CinemaReads

The Epistemology of Moonlight

Sarah Foulkes (Film Matters Magazine)

Moonlight distinguishes itself in the cinematography. Jenkins avoids the trappings of unchallenged voyeurism and “trauma porn” by implicating the spectator through direct address and point-of-view shots. Read more (1384 words).

The Before Trilogy: Time Regained

Dennis Lim (Criterion)

All three Before films take the form of psychogeographic drifts, transporting the lovers along scenic routes filled with temporal markers and memento mori: passing landscapes from a moving train, the gently flowing Seine, the age-old Greek ruins Read more (4058 words).

The Meaning of The Red Turtle: Nature’s Beautiful Chaos

David Duprey (That Moment In)

The Red Turtle is an animated film about a man seemingly shipwrecked on a deserted island who meets a large red turtle that has profound effect of what happens next, though there is much more we can learn from this breathtaking parable on the meaning of life. Read more (1446 words).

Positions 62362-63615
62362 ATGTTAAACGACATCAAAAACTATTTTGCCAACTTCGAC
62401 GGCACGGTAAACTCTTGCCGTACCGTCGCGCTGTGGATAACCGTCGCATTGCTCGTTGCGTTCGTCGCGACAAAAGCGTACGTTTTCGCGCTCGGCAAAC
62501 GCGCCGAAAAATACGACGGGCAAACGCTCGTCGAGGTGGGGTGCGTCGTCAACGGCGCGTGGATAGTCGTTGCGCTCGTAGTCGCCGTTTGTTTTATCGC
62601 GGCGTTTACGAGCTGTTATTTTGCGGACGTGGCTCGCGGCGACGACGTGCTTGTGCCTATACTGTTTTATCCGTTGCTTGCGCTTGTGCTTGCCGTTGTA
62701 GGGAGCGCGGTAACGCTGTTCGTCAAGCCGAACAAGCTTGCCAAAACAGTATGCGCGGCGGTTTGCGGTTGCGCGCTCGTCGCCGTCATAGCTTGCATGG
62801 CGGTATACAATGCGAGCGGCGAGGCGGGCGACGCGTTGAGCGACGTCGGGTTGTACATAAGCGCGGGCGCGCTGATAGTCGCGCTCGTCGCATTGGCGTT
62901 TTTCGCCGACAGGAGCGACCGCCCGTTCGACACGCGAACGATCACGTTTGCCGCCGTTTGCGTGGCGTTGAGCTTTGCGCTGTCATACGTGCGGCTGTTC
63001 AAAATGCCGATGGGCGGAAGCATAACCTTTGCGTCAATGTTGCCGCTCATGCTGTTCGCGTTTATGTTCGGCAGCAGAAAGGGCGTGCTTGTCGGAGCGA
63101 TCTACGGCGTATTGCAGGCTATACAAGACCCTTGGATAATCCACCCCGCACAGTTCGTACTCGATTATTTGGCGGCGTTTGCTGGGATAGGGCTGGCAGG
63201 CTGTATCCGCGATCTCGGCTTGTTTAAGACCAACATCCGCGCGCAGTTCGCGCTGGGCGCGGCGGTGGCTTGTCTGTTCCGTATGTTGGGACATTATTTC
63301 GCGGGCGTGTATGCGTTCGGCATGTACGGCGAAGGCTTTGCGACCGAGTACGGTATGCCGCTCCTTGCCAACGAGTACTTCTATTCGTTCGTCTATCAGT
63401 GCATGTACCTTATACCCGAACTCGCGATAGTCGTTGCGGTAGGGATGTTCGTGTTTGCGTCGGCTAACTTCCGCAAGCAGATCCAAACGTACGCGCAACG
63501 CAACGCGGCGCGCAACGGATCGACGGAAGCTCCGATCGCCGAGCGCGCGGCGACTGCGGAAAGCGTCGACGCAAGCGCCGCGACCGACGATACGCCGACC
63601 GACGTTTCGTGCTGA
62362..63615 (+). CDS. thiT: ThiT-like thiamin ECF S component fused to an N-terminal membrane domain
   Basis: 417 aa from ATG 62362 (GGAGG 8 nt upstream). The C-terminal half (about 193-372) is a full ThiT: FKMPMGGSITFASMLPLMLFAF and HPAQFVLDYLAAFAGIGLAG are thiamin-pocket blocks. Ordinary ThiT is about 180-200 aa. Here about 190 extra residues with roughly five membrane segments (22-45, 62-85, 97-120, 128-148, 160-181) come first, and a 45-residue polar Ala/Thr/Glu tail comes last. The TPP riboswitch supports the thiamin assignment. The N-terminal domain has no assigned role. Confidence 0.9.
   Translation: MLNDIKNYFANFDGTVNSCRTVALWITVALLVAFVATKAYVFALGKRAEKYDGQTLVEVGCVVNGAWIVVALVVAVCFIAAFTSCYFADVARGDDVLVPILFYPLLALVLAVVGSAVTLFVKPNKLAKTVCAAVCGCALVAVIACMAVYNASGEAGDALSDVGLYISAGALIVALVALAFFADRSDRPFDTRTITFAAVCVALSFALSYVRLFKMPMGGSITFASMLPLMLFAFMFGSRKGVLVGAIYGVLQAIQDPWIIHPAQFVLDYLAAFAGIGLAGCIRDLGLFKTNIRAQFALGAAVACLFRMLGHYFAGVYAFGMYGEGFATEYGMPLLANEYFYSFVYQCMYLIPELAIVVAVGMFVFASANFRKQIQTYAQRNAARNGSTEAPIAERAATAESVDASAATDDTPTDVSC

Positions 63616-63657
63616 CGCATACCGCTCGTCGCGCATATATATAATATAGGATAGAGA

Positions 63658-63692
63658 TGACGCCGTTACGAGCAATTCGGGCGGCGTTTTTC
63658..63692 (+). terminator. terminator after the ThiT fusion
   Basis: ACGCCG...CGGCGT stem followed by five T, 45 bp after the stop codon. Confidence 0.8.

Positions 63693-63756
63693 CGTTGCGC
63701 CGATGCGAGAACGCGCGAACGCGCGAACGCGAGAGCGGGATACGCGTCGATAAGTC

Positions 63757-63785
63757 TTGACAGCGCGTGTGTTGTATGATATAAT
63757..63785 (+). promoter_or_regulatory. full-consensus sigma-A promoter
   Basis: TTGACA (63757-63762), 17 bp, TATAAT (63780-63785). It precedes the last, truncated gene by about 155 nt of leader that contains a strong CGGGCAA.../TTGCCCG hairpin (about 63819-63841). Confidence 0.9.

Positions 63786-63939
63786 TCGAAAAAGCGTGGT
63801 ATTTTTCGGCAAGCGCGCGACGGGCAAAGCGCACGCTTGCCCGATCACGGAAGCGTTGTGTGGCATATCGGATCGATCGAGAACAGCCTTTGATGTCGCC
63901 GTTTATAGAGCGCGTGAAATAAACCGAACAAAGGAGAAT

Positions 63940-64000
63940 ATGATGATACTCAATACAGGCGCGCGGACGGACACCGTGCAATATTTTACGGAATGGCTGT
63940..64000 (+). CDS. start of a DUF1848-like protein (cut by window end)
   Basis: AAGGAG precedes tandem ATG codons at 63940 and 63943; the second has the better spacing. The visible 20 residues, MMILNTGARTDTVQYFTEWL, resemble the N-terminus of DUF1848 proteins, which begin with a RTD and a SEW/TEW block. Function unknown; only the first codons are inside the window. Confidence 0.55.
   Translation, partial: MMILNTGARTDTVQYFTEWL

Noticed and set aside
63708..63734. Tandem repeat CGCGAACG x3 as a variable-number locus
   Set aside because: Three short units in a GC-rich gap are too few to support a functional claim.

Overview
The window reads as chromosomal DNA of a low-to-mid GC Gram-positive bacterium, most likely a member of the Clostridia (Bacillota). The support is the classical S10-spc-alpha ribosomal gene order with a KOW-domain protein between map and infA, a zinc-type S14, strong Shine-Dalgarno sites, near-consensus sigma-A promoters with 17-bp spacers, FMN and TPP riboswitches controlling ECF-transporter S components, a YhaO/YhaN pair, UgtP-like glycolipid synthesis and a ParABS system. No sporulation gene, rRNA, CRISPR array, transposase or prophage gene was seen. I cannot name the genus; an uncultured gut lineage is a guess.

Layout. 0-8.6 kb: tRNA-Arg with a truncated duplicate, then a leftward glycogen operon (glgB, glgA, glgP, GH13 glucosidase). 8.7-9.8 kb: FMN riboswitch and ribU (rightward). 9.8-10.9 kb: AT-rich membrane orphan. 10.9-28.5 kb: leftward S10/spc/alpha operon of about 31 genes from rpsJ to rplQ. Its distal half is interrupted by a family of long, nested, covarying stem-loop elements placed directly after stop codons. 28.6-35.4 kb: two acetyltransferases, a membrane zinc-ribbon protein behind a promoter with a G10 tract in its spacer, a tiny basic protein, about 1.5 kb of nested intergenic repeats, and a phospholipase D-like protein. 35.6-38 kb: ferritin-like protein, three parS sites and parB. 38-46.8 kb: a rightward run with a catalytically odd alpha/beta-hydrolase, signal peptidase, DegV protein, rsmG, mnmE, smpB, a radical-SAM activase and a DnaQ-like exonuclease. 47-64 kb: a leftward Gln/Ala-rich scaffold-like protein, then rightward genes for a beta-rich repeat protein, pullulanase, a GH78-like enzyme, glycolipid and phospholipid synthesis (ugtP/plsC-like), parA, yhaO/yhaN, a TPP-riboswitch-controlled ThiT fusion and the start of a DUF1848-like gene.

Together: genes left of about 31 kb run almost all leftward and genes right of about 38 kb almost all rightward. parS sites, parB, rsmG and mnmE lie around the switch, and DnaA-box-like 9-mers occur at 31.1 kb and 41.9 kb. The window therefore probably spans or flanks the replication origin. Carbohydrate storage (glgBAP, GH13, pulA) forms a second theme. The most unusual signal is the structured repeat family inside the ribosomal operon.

Charm, Courage, and Eruptions of Vulgar Force: Wes Anderson’s The Grand Budapest Hotel

Daniel Garrett (Offscreen)

The Grand Budapest Hotel is a film of colors and qualities, a film of friendship and love, leisure and war, a film in which virtues are countered by vices, a film featuring aesthetic appreciation and greed, elegance and crudity, kindness and brutality, and tragedy and hope. Read more (4311 words).

The Curious Adaptation of Benjamin Button: Or, the Dialogics of Brad Pitt's Face

James N. Gilmore (Mediascape)

The Curious Case of Benjamin Button digitally ages Brad Pitt’s face across decades. This digital technology reemphasizes the star as a site of meaning creation, as the site of adaptation itself. Read more (6343 words).

The Love of Antagonism in Le Mepris

Todd McGowan (Acidemic Journal of Film and Media)

Le Mépris shows that desire is this kind of failure to discern the desire of the other, which always remains an impossible object even in the closest romantic relationship. Read more (2629 words).

Mission: Impossible III: Anatomy of the Action Picture

David Bordwell (David Bordwell's website on cinema)

Clear and simple in outline, the classical film’s dramaturgy can be manifested in intricate and subtle ways. Like a well-made play, a film can fulfill principles of unity clumsily or adroitly. I’d put M:I:III in the mid-range. The action movie needn’t be considered a mindless splatter of violent spectacle and CGI. It can have a cogent architecture. Read more (4877 words).